The Hard Thing About Hard Things

The Hard Thing About Hard Things is written by Ben Horowitz. This book is hard for me to summarize. The lessons learned from the book are invaluable, but by not reading the stories themselves, you would only comprehend its gist with a large discount. In fact, most of the advice offered in the book might be covered by Ben’s blogs. As he said at the beginning, this book is his attempt to tell the back stories from where those insights were derived.

In the first a few chapters, Ben shared with us his years of experience with SG, an unsuitable startup, Lotus, Netscape, Loudcloud and Opsware, and finally moved on to found the venture capital firm Andreessen Horowitz with his long-term business partner Marc Andreessen. I found his explanation on why he has worked well with Marc over many years very fascinating: “Most business relationships either become too tense to tolerate or not tense enough to be productive after a while. Either people challenge each other to the point where they don’t like each other or they become complacent about each other’s feedback and no longer benefit from the relationship. With Marc and me, even after eighteen years, he upsets me almost every day by finding something wrong in my thinking, and I do the same for him. It works.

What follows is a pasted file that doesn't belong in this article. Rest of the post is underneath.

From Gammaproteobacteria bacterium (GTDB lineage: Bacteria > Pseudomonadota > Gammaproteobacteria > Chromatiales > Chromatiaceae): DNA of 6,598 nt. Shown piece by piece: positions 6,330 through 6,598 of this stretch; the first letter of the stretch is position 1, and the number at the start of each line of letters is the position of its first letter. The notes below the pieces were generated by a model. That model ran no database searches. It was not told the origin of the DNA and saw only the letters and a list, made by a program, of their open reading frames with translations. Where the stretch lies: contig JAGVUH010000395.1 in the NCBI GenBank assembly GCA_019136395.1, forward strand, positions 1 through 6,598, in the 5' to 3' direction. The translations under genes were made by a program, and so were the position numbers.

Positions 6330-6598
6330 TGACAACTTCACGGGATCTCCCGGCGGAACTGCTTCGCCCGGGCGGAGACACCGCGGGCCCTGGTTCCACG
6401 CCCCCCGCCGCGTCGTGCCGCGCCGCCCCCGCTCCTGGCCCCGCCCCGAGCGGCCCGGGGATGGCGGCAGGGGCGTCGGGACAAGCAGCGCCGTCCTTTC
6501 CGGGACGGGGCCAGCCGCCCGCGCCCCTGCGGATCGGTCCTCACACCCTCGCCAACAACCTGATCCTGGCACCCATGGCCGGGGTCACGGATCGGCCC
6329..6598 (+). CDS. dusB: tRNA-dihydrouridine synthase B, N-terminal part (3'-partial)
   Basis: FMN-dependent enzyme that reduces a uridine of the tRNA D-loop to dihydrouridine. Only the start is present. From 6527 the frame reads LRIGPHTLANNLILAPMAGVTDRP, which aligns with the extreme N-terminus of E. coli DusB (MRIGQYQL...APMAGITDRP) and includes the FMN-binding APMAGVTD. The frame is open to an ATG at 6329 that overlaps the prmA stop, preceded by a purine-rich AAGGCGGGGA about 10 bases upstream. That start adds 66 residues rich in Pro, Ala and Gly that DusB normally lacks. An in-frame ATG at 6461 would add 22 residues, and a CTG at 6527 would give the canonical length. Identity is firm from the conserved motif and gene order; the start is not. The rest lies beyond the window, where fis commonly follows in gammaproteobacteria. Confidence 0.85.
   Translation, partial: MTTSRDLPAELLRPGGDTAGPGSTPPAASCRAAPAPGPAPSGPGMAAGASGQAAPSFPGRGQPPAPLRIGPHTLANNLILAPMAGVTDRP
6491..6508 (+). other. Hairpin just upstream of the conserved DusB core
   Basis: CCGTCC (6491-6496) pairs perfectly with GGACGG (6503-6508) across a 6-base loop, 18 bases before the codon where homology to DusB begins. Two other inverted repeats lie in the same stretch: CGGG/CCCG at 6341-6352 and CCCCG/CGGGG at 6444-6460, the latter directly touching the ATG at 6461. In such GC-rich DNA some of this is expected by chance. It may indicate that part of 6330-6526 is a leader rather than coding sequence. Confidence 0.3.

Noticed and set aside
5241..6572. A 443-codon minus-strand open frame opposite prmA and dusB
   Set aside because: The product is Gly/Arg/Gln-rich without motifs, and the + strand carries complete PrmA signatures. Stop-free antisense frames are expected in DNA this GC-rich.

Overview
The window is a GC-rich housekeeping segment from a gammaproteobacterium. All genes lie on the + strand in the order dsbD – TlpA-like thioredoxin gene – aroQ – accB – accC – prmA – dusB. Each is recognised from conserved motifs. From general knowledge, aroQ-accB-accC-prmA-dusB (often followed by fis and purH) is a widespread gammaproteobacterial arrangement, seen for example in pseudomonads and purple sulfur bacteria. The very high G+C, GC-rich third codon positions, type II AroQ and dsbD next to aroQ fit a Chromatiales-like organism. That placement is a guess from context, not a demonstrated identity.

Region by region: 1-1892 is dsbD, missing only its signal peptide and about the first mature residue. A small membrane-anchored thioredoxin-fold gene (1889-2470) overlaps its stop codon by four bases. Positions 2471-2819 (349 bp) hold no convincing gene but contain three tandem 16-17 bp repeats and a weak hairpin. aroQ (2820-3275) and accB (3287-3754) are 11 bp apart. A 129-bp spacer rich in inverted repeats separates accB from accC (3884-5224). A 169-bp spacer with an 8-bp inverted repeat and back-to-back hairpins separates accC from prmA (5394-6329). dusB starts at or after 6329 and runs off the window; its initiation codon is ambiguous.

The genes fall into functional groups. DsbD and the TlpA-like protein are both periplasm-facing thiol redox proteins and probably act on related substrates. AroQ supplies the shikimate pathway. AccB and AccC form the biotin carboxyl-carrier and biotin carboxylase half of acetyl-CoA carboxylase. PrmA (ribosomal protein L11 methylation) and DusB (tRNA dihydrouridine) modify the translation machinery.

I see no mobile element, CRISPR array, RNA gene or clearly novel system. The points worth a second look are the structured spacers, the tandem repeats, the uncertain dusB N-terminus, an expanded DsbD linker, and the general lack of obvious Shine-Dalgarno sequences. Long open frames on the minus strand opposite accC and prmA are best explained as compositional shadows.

Ben’s honesty and courage of sharing all these behind-the-scene stories is very admirable. A few interesting stories about his early years as a young boy and student shine the lights on how some of his worldview was developed, particularly how not to judge by appearance and to separate facts from perception.

Based on the lessons distilled from his time at Loudcloud and Opsware, Ben offers advice on the many challenges that a startup CEO might face. For example: how to survive the struggle, communicate with the team, hire and train people, and build the company culture,  use different approaches for wartime from those for the peacetime. He also covers how to become elite at giving feedback, suggestions on handling the accountability and creativity paradox, how to evaluate CEOs, deciding whether to sell or not sell your company and so on. I’d recommend all managers or aspiring ones to read the sections about employee training and retention, what features a good vs poor organisation has, what the characteristics of being a good product manager are vs those of being a bad one.

I particularly like the discussion about making yourself a CEO. Do not despair, if you as a CEO feel incompetent doing some of your work and fear that you do not have the talent to handle being a CEO. Take Ben’s advice: “This is the process. This is how you get made.”  “Being CEO requires lots of unnatural motion. From an evolutionary standpoint, it is natural to do things that make people like you. It enhances your chance for survival. Yet to be a good CEO, in order to be liked in the long run, you must do many things that will upset people in the short run. Unnatural things.

Here are a number of practices and lessons covered by Ben in the book that stood out for me. As in all previous posts, the words in italic are quoted from the book.